On reaching the bealach between Stob Ban and Stob Choire Claurigh I turned north for the latter peak with hints of sun and blue sky just above. Before long I emerged into a different world.

Stob Coire Cath na Sine being swallowed up from the slopes of Stob Choire Claurigh. For the rest of the day the ridge would periodically appear and then be enveloped again.

The Grey Corries, Aonachs and Ben Nevis from the summit of Stob Choire Claurigh.

On the summit of Stob Choire Claurigh it was approaching and due to be dark by about . I moved off west along the ridge quite mindful of the time. The ridge was not completely deserted with one other chap heading east and we remarked on our good fortune. I met no one else until the summit slopes of Ben Nevis next day.

The view back east along the ridge to Stob Choire Claurigh. A glory surrounds my shadow on the lower left.

Stob Coire an Laoigh and Stob Coire Easain

A sea of cloud from Stob Coire an Laoigh. The top surface of the cloud was at about 1000m so only a select few peaks were showing.

I usually pride myself on being able to identify most surrounding peaks and whilst I made good guesses at most of these, the cloud made it difficult to judge directions and distances. These were worked out with the aid of Geographical Information Systems (GIS) software.

By the time I was reaching the summit of Sgurr Choinnich Mor it had passed and the sun was making a swift descent. The cloud level was also rising and I descended into it on the descent towards Sgurr Choinnich Beag.

A brocken spectre on the summit of Sgurr Choinnich Mor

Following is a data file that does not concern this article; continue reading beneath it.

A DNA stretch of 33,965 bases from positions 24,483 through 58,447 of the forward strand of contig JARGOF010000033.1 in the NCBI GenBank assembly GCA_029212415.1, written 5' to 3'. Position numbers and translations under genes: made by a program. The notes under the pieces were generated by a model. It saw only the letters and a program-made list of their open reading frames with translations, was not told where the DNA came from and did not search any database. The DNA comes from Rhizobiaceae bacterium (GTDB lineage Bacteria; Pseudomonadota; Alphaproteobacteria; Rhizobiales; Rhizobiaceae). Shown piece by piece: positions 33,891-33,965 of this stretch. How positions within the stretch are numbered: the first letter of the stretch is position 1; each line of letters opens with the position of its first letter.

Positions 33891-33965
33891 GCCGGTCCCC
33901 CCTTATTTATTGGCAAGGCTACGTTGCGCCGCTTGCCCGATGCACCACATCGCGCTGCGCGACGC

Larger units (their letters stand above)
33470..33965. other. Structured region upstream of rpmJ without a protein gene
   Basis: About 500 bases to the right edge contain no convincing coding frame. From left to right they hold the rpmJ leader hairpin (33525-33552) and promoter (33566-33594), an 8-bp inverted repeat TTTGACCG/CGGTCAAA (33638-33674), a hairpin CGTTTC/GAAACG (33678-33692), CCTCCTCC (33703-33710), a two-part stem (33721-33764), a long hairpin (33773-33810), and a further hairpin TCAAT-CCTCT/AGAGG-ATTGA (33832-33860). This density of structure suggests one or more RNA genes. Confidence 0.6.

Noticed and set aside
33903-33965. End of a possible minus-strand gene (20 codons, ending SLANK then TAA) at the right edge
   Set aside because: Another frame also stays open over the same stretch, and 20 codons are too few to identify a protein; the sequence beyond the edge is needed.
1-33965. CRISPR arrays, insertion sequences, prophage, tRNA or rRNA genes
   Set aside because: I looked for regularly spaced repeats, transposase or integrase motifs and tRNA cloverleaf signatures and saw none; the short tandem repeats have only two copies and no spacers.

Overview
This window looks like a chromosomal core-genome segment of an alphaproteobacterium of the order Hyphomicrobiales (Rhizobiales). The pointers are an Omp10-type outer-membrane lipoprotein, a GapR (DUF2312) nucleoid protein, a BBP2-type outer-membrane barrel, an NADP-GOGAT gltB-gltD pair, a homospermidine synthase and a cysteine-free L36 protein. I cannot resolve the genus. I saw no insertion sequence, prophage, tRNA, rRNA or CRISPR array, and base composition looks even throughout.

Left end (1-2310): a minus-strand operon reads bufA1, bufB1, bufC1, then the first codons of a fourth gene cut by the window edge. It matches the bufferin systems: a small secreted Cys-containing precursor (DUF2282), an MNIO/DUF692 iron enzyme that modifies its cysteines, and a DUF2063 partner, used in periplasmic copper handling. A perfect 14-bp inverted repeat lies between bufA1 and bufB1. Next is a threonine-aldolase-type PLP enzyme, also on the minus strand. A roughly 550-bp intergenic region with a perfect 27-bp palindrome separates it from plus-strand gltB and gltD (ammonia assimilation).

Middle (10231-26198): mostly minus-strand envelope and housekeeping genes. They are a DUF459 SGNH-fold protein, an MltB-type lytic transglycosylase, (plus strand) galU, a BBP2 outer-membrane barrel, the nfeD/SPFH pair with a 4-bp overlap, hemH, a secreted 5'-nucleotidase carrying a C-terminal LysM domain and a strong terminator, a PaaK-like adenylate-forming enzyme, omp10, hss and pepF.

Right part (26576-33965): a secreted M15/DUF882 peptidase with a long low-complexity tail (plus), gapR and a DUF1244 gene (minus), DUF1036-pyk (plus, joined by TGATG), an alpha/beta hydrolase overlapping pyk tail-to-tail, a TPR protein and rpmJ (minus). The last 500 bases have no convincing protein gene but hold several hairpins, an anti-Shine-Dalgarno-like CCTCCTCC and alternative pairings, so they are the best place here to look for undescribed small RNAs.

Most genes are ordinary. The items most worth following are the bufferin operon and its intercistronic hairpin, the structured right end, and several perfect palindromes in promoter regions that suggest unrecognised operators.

I’d climbed all the munros and tops on this route previously but had never linked the Grey Corries and Aonachs, and Aonachs and Carn Mor Dearg. There is steep ground on both sides of the Aonachs and I approached the ascent towards Stob Coire Bhealaich, a top of Aonach Beag, hoping the route would be obvious. A small but initially clear path led west from spot height 731m but in the quickly fading light and a jumble of rocks I lost it in no time. Instead I followed a dry stone wall up steep rocky slopes towards the base of a crag defending the ridge between Sgurr a’ Bhuic and Stob Coire Bhealaich. Below the crag there was a grassy ramp slanting up northwards towards the crest of a minor ridge. It was pretty gloomy and after by this point and I used the remains of my energy to follow the ramp upwards hoping the ridge would provide a route through the crags onto the main ridge. Fortunately it proved to be so, with a faint path winding up the mossy, shaley ridge providing some confidence. I gratefully reached the main ridge and found a grassy slope to pitch the tent by torchlight, crawling into it for food, a good read and a night of slipping down the slope to the end of the tent!